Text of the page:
December 28, 2023: Theatre Yesterday and Today, by Ron Fassler
It’s hard to imagine what it must have been like to have been in the audience of the now-demolished Adelphi Theatre on December 28, 1944: the opening night of On the Town — the show that introduced Jerome Robbins, Leonard Bernstein, Betty Comden and Adolph Green to Broadway. With World War II still raging (and no end in sight), every theatregoer had highly personal experiences with which to relate to everything that transpired on stage. First-nighters who approached the Adelphi on opening night, did so without benefit of an illuminated marquee, due to the lights of Broadway perpetually dimmed throughout the war years. Yet here was a show that dared to distract, by shining a light on its contemporary tale of three sailors on leave for 24 hours in New York City, in search of adventure (and maybe even love). Its youthful drive and energy was driven by fearlessness : Bernstein was twenty-five when he started working on the show and Adolph Green (the eldest of the group) was twenty-nine.
It all started with Fancy Free, the first of many original works Robbins created for the Ballet Theatre, later the American Ballet Theatre, which opened at the first Metropolitan Opera House on April 18, 1944 (currently the subject of a prominent plot line the HBO MAX series The Gilded Age). Robbins had taken one of the leading roles for himself, then fashioned the other parts around select dancers he knew well, such as Harold Lang, exploiting their individual talents. With music by Bernstein, the reception with which it was greeted even took the supremely confident dancer-choreographer by surprise. Robbins had created a perennial: Fancy Free has remained a part of the repertoire since its premiere eighty years ago.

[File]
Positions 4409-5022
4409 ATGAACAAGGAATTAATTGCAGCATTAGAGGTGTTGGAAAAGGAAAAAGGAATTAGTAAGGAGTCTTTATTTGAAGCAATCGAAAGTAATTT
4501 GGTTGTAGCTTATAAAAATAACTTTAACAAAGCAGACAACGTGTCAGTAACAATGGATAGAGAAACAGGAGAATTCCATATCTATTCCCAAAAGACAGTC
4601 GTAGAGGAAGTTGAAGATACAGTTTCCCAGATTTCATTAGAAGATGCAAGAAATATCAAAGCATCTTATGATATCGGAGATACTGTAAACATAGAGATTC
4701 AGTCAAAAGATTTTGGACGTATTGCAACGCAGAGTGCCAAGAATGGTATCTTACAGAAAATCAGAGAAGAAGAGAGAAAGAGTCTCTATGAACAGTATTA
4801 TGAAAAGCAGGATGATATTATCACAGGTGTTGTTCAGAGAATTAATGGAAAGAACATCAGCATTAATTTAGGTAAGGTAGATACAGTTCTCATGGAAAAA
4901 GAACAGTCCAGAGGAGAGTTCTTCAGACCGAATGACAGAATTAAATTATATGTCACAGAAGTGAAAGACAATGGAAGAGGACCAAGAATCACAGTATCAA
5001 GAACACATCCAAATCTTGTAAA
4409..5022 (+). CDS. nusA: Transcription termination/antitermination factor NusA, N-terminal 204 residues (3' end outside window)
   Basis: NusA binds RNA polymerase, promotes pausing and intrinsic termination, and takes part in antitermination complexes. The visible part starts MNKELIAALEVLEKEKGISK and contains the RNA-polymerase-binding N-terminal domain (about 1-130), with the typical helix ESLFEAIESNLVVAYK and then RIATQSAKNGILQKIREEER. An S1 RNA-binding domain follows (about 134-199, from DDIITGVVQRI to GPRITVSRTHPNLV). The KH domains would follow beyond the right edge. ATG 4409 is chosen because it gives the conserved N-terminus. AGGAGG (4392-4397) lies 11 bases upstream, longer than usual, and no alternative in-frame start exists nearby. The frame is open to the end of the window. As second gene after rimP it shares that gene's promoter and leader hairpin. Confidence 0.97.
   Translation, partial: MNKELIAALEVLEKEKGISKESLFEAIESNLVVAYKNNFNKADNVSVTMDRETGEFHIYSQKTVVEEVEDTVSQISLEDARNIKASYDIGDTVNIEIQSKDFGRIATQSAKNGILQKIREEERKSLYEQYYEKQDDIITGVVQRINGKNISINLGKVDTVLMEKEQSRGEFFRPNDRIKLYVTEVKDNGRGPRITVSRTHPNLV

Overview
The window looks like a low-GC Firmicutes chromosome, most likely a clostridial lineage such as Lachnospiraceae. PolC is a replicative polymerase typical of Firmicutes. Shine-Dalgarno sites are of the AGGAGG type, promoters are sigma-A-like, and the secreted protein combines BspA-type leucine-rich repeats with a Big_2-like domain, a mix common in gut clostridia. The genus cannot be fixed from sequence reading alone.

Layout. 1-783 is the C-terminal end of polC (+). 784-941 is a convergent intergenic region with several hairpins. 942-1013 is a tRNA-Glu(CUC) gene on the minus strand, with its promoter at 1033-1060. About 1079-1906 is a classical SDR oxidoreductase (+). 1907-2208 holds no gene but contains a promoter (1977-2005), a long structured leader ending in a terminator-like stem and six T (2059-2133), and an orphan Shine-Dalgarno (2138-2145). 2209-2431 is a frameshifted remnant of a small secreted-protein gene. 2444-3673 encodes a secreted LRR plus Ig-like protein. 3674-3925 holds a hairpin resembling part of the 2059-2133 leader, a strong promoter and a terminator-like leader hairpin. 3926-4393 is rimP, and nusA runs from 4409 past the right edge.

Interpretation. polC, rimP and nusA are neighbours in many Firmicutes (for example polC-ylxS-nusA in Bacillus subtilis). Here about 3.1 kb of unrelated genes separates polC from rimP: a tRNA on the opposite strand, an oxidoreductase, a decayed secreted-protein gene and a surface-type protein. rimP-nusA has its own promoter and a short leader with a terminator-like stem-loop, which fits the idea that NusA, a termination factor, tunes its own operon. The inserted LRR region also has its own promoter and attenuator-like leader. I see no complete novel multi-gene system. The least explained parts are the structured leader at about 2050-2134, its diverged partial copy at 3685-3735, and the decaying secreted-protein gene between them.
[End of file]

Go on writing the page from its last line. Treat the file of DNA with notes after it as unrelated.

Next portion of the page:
Oliver Smith, one of the most iconic of Broadway scenic designers, (three of his seven competitive Tonys were won for My Fair Lady, West Side Story and Hello, Dolly!), thought Fancy Free should be transformed into a full-fledged musical. So he and his future producing partner, Paul Feigay, dove right in, first talking Robbins into it, then Bernstein, who knew that the job entailed more than just making the brief ballet a little longer. Thirty years later at a Dramatists Guild symposium, Bernstein was adamant about setting the record straight in terms of how the show developed: “On the Town was in no way an expansion of Fancy Free, which was a brief, wonderful look at twenty-five minutes in the life of three sailors who had twenty-four hours’ shore leave in New York and had some balletic adventures in a bar — indulging in a certain amount of competition culminating in a fight, and then they wound up pals again … there was not a note of Fancy Free music in On the Town.”